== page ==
The cut from Dougie saying “home” to Dale leading Laura “home” is a nice contrast, and goes back to what I was saying in the Part 16 thread about how Cooper might have done more good by staying with the family that loved him and not trying to change the world (literally).
“The story of the little girl who lived down the lane” is another one of those beautifully maddening elements of TR that makes sense mostly on an intuitive/dream level. It definitely reminds me of the two “old tales” told by Grace Zabriskie’s character in INLAND EMPIRE, and echoes the last line of “Baa Baa Black Sheep” with the gender flipped. (I know people have pointed out that this is also the title of a horror novel which was turned into a Jodie Foster movie, but I really doubt that was in Lynch’s mind; and I assume this was purely a Lynch innovation, given that it’s in an Audrey scene.) What is the link between Audrey and this EotA scene? Is Audrey the little girl? Is Laura? (Note that Cooper tells Carrie he believes she is “a girl” named Laura Palmer.) Both Audrey and Carrie Page seem to be living in manufactured realities, both possibly as a result of Cooper’s actions (Audrey arguably due to the rape trauma, just as Diane was imprisoned in the Lodge and replaced by a tulpa following her rape, although this is admittedly subject to many interpretations). Are these “stories” used by the Lodge spirits to entrap lost souls and feed on their suffering?
BTW, EotA oddly does not seem to be speaking in reverse-speech on this line. Just speaking with long pauses, but the enunciation is too clear.
I continue to believe that Cooper acts weird in this Part because he gave up the joyful part of himself to stay with the Joneses as Dougie. I also wonder if perhaps overconfidence in his newfound “Magician” abilities (i.e., moving the Red Room curtain with a wave of his hand) leads to the attitude change/more domineering nature. Cooper seems pretty off the second he comes out of the Red Room, but then in the “430” scene with Diane in the car, he seems much more human. He doesn’t necessarily seem like himself, but when he says, “Once we cross, it could all be different,” he seems really sad. It’s after they “cross” that he seems to become almost soulless.
Kyle MacLachlan and Laura Dern in a car inevitably evokes Blue Velvet. We’re a long ways from the robins coming.
What do we make of the other Diane she sees lurking at the motel? I’m inclined to think it’s her doppelganger stalking her. On an abstract level, it feels to me like the trauma of her past following her. She’s trying to be there for Cooper and enact the plan they made together at some ambiguous point in the past (possibly involving sex magick), but the events that went down with Cooper’s doppelganger are never far away. Interesting that the DoppelDiane (or whatever it is) vanishes as soon as Cooper comes back out the door. Maybe this is “Linda,” waiting to take over once the trauma becomes too overwhelming?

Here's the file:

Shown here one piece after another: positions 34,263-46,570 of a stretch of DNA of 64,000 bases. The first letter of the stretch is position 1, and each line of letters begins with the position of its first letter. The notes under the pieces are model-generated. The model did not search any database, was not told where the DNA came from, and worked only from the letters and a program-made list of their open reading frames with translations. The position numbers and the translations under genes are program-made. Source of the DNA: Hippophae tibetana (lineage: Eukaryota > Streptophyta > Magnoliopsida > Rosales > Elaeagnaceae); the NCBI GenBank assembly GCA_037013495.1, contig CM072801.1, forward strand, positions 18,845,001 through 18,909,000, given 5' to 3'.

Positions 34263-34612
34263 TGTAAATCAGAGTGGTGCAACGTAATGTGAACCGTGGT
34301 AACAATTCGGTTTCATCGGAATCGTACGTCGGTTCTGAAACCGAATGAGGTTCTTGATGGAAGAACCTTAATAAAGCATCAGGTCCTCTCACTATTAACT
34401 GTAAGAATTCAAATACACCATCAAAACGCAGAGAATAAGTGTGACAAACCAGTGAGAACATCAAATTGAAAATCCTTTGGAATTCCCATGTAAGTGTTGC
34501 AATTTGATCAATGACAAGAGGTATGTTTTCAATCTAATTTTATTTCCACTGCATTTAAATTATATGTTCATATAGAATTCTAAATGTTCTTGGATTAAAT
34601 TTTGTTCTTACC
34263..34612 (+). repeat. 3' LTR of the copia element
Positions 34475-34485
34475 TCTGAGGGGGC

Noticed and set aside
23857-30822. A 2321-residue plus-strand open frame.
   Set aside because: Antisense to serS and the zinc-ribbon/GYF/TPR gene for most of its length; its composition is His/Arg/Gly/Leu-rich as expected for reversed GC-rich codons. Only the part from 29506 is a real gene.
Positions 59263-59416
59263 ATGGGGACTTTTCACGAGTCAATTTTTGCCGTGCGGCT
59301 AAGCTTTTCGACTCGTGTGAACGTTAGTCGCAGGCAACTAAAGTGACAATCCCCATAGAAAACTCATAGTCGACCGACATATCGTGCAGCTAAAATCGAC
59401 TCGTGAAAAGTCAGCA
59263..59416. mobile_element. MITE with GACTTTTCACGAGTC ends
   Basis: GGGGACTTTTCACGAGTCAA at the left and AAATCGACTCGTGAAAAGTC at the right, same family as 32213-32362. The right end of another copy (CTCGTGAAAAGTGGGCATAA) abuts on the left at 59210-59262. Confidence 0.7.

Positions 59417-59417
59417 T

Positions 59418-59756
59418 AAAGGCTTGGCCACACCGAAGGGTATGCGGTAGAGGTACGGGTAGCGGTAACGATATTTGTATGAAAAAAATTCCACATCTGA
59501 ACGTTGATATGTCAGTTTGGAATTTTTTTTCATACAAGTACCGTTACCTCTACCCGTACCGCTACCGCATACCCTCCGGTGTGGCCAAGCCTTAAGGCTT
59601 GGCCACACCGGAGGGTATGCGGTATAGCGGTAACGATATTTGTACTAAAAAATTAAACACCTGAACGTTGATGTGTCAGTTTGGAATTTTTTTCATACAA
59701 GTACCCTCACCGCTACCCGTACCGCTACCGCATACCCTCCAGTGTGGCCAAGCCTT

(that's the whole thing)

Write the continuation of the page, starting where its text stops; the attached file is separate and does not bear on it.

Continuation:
For those numerologists out there, they stay in room 7 (Lynch’s favorite number), and 430 also adds up to a 7.
I love the moment when Cooper, shrouded in shadow, says “Diane.” It’s an inversion of the old show, when Diane was the one we couldn’t see as Cooper would say her name into his tape recorder in chipper tones. Kyle’s line reading here creeps me out.
That is such a disturbing sex scene. This version of Cooper doesn’t seem to take joy out of anything. That scene is a nice study in contrasts with the Janey-E sex scene in Part 10. Diane and Janey-E are sisters (however literally you want to take that), and both scenes involve writhing female backs, but Cooper’s reactions are night and day. The Cooper we see in Part 18 seems almost as comatose as our beloved DougieCoop, but instead of arm-flopping joy, he just sits there stone-faced (it sort of makes me laugh in a dark way that he’s playing with her breast completely joylessly). I also think back on his warmth and tenderness in the love scene with Annie in Episode 28 as another contrast. The Cooper we get here is pretty chilling.
The pairing of song to scene is so perfect, just in terms of the rhythm, but also the lyrics. “My prayer and the answer you give, may they still be the same just as long as we live.” It’s clear from Diane’s face, even before she leaves the “Linda” letter, that things between her and Cooper are never going to be the same again.
This isn’t your father’s Dale Cooper! He wakes up in the motel in his boxers. No blue pajamas, no upturned cowlick.
It’s really unclear how many levels of unreality deep we go in this Part. It’s ambiguous what universe we’re in when Cooper emerges from the Red Room (original universe? Altered continuity “Laura disappeared” universe? Somewhere else entirely?). Cooper and Diane then cross over to somewhere else when they pass the 430 mark, and of course Cooper once again seems to end up somewhere else entirely after the sex scene.
I’m not sure what the deal is with Richard and Linda, although I’m in good company, since Mark Frost also isn’t sure! I’d do a lot of things I’m not proud of to see just the portion of the script relating to this Part, to see how much was changed/added. The Fireman references Richard and Linda in Part 1, yet Cooper seems confused here, despite him remembering 430.